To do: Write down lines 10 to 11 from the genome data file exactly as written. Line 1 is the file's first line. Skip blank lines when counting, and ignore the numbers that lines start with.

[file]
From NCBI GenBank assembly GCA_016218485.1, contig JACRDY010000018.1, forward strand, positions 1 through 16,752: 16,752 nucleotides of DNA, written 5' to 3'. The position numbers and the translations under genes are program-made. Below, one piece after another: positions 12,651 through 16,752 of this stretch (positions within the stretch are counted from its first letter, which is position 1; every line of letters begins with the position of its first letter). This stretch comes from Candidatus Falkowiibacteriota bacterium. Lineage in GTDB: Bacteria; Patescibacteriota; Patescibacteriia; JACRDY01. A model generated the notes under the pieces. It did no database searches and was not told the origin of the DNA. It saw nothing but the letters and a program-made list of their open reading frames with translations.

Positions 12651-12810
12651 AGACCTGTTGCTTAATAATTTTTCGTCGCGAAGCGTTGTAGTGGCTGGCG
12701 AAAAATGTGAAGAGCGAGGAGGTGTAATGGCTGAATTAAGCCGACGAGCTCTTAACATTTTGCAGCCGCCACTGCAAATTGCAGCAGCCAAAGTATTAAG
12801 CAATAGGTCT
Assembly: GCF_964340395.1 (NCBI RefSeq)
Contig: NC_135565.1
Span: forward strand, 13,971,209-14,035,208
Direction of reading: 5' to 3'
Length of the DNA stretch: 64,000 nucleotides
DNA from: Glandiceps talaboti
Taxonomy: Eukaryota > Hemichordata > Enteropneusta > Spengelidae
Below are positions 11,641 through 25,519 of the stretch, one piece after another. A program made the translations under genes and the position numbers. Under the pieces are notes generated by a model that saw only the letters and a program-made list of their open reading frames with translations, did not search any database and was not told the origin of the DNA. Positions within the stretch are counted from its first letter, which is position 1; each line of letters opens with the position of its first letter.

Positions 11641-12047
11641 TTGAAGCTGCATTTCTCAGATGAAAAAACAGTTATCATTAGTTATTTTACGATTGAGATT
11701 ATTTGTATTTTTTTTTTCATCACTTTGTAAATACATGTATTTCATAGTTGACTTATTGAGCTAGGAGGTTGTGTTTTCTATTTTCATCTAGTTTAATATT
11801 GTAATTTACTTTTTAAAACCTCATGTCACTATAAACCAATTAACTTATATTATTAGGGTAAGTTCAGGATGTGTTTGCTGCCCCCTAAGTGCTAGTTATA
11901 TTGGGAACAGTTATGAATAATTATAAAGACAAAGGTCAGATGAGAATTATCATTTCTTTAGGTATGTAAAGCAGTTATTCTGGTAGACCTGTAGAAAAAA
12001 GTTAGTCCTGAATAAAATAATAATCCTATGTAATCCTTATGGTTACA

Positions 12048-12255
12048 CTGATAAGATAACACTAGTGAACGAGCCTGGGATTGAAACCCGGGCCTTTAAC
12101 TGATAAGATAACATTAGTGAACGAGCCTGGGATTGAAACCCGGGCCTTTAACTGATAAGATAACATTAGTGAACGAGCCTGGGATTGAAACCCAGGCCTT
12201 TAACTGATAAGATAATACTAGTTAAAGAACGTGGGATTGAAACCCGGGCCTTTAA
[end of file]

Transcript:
Length of the DNA stretch: 64,000 nucleotides
DNA from: Glandiceps talaboti